Civilization VI – Review

It’s been six long years since we’ve been treated to another installment of Sid Meier’s famous strategy franchise. With a plethora of new features and a few critical changes, Civilization VI promises to change the game for the better. But does it conquer with an iron fist, or fall prey to an onslaught of raging barbarians?

Knowledge Is Power

After my Gamescom preview, I was left feeling gleeful about how Firaxis had innovated on the series. Though my playtime was short, it was obvious that this was going to be a noticeable departure from the accessibility of Civilization V. The game felt tough, and that is something I welcomed with open arms when I got my hands on the full package. A few key changes to the game design are the culprits in this situation. Workers are now called Builders, who have a limited amount of uses and can no longer be automated. This forces you to be wary about improving certain tiles, and makes you consider what yields may be best for your civilization, something that was often left on the back burner in the previous game.

Districts also make their big debut and act as specialization tiles for your cities. If you want to focus on religion, science or culture, you can mark out a plot and get to work, but it feels much more like a risky decision and has an air of finality that the earlier titles didn’t quite capture. You can’t just build a university and a temple and an amphitheater and forget about it. Buildings and Wonders take up space, space that is often covered in resources that you will have to forfeit to get that extra great work spot or improve your religion. It’s tough love, executed with efficiency.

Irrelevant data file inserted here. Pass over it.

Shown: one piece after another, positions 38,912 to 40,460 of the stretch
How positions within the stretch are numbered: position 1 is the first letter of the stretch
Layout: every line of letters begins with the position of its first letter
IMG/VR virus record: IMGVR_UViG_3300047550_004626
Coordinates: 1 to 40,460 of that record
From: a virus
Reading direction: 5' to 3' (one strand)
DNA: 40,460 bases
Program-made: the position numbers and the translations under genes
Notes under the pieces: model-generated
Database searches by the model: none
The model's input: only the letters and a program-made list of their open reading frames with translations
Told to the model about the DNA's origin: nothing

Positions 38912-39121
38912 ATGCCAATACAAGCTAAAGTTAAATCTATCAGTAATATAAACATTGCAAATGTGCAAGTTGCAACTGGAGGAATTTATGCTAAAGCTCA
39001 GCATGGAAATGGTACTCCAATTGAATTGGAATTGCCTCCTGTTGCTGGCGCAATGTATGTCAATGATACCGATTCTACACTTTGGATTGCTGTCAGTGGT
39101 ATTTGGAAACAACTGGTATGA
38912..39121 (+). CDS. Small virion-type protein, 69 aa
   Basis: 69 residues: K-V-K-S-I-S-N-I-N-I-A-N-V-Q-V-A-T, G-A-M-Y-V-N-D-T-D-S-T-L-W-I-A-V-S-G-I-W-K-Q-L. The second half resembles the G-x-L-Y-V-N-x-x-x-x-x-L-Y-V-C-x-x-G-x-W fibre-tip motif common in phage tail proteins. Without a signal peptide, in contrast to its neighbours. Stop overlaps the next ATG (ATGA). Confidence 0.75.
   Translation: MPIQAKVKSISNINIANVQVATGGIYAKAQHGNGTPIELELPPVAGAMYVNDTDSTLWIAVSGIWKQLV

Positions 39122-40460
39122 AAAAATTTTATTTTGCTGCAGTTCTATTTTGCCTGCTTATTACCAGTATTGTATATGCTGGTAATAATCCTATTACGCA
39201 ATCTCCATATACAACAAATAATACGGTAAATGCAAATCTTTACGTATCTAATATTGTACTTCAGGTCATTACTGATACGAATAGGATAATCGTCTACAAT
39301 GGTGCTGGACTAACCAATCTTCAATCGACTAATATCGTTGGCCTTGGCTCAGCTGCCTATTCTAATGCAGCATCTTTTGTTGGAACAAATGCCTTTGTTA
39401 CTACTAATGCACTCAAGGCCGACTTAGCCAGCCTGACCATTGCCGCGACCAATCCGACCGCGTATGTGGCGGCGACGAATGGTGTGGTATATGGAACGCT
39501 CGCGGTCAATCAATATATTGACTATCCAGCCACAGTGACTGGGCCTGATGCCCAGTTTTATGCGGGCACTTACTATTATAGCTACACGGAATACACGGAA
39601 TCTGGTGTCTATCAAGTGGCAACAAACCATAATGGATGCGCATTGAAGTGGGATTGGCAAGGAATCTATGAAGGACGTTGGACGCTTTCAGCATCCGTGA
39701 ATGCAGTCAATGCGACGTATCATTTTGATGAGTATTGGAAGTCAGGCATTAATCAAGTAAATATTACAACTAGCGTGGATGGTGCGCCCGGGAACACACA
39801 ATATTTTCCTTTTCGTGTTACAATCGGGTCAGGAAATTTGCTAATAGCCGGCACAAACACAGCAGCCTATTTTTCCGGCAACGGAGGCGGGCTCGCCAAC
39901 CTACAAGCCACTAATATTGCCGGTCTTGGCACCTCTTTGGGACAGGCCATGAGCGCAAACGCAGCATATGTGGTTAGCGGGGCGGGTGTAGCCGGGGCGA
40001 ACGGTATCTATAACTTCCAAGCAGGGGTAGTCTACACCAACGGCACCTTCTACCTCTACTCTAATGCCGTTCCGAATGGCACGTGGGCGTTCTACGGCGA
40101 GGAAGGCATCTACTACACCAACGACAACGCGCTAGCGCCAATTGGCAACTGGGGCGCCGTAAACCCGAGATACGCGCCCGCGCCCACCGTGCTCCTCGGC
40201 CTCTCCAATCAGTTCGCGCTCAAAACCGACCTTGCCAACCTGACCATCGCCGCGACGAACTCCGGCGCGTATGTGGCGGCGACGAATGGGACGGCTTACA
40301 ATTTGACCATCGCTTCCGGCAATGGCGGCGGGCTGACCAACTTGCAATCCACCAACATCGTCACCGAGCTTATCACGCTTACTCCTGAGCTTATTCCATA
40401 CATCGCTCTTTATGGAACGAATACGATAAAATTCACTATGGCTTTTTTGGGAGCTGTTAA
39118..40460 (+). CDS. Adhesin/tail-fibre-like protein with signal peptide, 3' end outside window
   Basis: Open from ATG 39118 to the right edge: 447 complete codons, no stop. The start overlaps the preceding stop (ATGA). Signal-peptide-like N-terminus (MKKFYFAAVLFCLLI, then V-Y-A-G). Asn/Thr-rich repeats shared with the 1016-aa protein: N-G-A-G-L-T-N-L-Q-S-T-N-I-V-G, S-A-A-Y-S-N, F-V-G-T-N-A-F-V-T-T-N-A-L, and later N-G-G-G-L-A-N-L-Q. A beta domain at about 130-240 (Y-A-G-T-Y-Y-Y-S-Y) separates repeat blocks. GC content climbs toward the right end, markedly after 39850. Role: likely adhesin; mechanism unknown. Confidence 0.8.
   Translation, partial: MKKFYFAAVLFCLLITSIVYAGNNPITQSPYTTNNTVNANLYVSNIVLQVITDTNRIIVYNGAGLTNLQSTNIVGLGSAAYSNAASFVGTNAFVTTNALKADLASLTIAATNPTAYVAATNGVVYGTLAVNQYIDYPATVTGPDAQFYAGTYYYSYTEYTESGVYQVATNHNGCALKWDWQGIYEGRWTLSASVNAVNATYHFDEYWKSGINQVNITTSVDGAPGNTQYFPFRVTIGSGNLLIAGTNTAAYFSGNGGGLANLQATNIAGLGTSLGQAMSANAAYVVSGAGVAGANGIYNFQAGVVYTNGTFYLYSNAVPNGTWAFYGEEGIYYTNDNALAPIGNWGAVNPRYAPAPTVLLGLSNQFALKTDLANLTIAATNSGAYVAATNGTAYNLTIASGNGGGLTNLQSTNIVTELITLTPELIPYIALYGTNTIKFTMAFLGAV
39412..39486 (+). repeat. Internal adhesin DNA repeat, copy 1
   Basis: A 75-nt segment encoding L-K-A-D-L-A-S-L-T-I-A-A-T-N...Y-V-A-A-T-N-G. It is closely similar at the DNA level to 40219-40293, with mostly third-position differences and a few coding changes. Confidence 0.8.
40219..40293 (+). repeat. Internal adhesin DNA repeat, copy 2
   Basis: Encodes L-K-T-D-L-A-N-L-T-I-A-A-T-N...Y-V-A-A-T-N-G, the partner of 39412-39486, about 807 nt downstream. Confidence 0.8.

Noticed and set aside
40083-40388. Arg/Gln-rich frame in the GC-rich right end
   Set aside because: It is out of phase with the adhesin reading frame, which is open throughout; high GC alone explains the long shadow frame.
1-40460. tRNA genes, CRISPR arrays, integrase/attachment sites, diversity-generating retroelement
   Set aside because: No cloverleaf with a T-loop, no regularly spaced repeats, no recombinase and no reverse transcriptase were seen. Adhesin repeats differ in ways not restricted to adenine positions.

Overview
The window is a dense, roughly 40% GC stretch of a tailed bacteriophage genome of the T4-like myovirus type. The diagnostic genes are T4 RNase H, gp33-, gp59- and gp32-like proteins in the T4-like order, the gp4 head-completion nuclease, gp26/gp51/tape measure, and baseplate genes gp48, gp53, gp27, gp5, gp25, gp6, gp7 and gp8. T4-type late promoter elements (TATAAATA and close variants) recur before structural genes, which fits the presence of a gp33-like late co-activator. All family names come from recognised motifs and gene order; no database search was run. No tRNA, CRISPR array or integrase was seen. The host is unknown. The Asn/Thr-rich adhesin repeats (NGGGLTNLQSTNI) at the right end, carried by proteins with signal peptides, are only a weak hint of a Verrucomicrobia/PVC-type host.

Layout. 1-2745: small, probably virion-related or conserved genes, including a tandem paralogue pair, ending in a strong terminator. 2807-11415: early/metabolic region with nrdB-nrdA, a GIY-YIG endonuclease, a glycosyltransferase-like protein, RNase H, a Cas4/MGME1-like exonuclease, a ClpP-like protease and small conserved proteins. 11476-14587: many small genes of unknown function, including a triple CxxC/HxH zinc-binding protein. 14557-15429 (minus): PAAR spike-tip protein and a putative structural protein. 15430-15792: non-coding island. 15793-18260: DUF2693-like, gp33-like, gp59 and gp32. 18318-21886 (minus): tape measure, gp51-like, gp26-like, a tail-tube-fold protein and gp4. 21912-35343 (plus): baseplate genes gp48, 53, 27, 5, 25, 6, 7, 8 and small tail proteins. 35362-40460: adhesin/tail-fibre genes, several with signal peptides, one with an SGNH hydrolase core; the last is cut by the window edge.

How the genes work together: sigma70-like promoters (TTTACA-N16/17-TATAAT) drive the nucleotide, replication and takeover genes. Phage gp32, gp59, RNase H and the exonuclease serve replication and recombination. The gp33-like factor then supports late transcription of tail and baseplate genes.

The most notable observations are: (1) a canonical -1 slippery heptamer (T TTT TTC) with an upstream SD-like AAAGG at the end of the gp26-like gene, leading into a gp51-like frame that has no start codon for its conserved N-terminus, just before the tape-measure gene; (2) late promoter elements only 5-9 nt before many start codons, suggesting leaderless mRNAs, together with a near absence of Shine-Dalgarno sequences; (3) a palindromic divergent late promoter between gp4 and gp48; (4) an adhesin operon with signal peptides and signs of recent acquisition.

The Eureka Moment

Even though I’m dwelling on the increase in difficulty, don’t let that convince you that Civilization VI limits your ability to create a bespoke playstyle. This is the most customizable entry in the series, and though you initially pick from one of the gorgeously designed leaders, their abilities merely scratch the tip of this strategic iceberg. The freedom to pivot in this game is marvelous, and though you may start out thinking you’re going to crush your enemies with militaristic force, you may end up trading for archaeological relics by turn 250 when the competition starts to heat up.

This is made possible due to the new Civics tree, which runs alongside Science and lets you unlock cards to define your stance on government. It’s another strategic avenue you must ponder, but if considered, the rewards can be game changing. If your dictatorship is not performing on the battlefield, you’re at liberty to push a classical republic akin to Plato’s Academy on your people, focusing on Science and Culture.

This is another strategic avenue you must ponder, but if considered, the rewards can be game changing. If your dictatorship is not performing on the battlefield, you’re at liberty to push a classical republic akin to Plato’s Academy on your people, focusing on Science and Culture. The trees are now also narrated by Game Of Thrones star Sean Bean, who wraps each unlock in a dulcet blanket – and no, he doesn’t die in this one. There are also Eureka boosts which help your research prowess when you complete certain tasks. Founding a city on the coast will help you substantially when researching Shipbuilding, for example. It’s a genius way to make you seek out and try some of the forgotten features that are packed into this bustling title without feeling intrusive.


Speak Softly and Carry a Big Stick